Thursday, December 29, 2011

Friday, November 18, 2011

From "The Song" Playlist: Joe Pug - "Nation of Heat"


Another video via LaundroMatinee. Love this guy's voice. The question of "Who does he remind me of?" is quickly answered. In fact, you probably won't have time to even ask it. Lyrics like, "If I didn't own boots, I wouldn't need feet?" Harmonica holder? As they say, "Bad artists copy. Great artists steal." And, if you're going to steal, steal from the best.

Another great thing:  It's hard steal from a guy as generous as Joe Pug. He's apparently found quite a bit of success can be had in giving music away for free. Devoted fans spread the word and go to shows. So, if you think he's great...google is your friend.

Thursday, November 17, 2011

From "The Song" Playlist: Nicole Atkins - "My Baby Don't Lie"


I'm hoping to consistently feature artists that I've come to really enjoy while doing music and style research for "The Song." This video via LaundroMatinee features Nicole Atkins doing a stripped down version of "My Baby Don't Lie" from her classic/psychedelic rock-inspired album "Mondo Amore."

"The Song" - Screenwriter's iPod Playlist

I like to listen to music as I write. Not that that's rare or anything. But, for a music driven project like "The Song," it's particularly helpful. Through the writing process, I've developed a fluctuating iPod playlist. Some songs come and go as the story changes or as their novelty wears off and they no longer inspire the emotions and sensations that inspire. You know when you listen to a song so many times that you can't hear it anymore? Some songs have been on the list since I started. 

Anyway, below are snapshots of the playlist as it currently stands. Recommendations?

Tuesday, November 15, 2011

Friday, November 11, 2011

The Life Project - Three Casts, One Story


As I've stated before, in order to reach as many people as possible, we decided to film the central piece of "The Life Project" with three different casts: African-American, Hispanic speaking Spanish, and Caucasian.

In the above video, the entire story plays out while featuring segments from all three casts.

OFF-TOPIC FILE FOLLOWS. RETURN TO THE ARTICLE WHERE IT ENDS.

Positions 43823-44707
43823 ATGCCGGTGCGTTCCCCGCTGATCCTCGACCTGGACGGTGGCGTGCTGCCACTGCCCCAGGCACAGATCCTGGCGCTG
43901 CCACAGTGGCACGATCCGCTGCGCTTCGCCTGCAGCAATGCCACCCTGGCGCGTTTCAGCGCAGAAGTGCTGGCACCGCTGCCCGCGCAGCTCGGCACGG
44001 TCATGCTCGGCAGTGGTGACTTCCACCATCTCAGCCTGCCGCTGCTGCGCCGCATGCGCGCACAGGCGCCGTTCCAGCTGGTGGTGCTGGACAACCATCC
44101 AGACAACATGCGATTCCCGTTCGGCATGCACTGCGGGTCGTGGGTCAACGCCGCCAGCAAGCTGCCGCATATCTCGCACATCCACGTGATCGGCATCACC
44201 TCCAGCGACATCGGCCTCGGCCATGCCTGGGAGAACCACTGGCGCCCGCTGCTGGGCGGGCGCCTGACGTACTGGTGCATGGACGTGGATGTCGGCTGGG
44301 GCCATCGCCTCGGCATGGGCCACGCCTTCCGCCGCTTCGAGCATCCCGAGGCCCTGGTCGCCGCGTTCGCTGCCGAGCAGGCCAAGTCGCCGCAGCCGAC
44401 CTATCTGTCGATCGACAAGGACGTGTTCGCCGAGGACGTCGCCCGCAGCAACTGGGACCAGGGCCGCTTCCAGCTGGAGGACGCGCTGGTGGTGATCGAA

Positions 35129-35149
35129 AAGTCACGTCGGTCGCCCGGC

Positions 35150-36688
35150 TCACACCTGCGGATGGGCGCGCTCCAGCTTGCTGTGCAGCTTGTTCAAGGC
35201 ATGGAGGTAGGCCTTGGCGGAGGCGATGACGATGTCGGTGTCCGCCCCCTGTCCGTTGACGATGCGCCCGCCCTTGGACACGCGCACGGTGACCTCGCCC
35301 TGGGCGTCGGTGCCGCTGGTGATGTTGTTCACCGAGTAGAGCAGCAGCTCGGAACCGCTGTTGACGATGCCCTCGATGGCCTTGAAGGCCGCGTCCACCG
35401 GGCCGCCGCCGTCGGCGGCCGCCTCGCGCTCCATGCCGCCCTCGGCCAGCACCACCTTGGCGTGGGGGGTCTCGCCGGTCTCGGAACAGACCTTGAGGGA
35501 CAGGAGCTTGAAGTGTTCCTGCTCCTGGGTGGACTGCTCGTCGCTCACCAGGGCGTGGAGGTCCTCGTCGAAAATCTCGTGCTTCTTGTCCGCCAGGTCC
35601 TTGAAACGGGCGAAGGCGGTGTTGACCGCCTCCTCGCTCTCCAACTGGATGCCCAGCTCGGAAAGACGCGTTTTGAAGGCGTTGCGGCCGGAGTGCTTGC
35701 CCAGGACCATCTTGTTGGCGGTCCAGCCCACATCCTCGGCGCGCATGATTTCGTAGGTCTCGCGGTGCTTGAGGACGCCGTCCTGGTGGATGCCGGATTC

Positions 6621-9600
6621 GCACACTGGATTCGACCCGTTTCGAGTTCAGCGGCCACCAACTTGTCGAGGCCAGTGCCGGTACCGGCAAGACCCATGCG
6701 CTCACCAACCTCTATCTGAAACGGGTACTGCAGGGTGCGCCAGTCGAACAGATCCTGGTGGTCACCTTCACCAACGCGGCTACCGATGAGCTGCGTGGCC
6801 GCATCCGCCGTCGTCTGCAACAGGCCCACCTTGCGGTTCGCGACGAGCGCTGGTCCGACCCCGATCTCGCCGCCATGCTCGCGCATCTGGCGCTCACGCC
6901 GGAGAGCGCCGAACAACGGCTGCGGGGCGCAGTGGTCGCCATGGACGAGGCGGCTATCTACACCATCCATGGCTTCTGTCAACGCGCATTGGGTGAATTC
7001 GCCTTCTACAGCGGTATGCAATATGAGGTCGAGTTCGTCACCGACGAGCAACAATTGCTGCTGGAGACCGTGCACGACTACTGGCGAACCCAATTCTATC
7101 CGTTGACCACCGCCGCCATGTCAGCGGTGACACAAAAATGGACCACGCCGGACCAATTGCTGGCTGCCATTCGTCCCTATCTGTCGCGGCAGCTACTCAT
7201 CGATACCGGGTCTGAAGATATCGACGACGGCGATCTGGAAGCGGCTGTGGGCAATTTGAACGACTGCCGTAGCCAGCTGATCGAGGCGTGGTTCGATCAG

To learn how you can help get "The Life Project" into thousands of crisis pregnancy centers, visit givethelifeproject.org

Wednesday, November 9, 2011

The Life Project

Last year, I had the privilege of directing and writing what will hopefully be the first of many episodes in "The Life Project." From Shane Sooter's blog:
I’m thrilled to premiere these films, each designed to quickly reach the hearts of women facing a crisis pregnancy. Responding to advice of our pregnancy center partners, we crafted three versions of the same story – one with a Caucasian cast, one with an African American cast, and one with a Hispanic cast speaking Spanish. On a creative level, its fascinating to see the many subtle variations created by the different casts. But I hope that nuances like that are lost on you as you watch the first time. I hope that you are drawn into the story, that you are moved, and that you are eager to share this tool with others. Enjoy.



Wednesday, November 2, 2011

"The Song" On Pinterest

A couple of months ago, my wife introduced me to pinterest.com. It's basically a virtual cork board. You create different boards, and if you like a photo on the internet, you can "pin" it to your collection. At this point, my pinterest account is entirely dedicated to "The Song."

So far, I have set up boards for all the characters, and one of the major locations. When working in collaboration, it's important to be able to get images out of your head so that others can understand and add to them, and make composites of them. That way, over time, all the creatives for the film begin to see the same characters...and, thus, the same film.

 Jed:


The story takes us from Jed’s early twenties, when he’s a gifted, charismatic, optimistic, and wise-beyond-his-years aspiring singer-songwriter, to his early thirties, when he’s famous, burnt out, and world-weary. Basically, imagine someone who could write the contemporary equivalent of Song of Solomon at age 23 and the write Ecclesiastes at 33.

As I stated earlier, "The Avett Brothers" accounted for a substantial chunk of my iPod playlist while I was writing "The Song." To me, Scott Avett (above) is very Jed. His music has incredible depth...and, on stage, he's a hurricane of barely, but brilliantly controlled chaos.

 Rose:


Jed’s sweetheart and later wife.  She’s the radiant, lovely, intelligent, and innocent girl next door (if you lived on a picturesque farm) that your mom and the Bible told you should marry.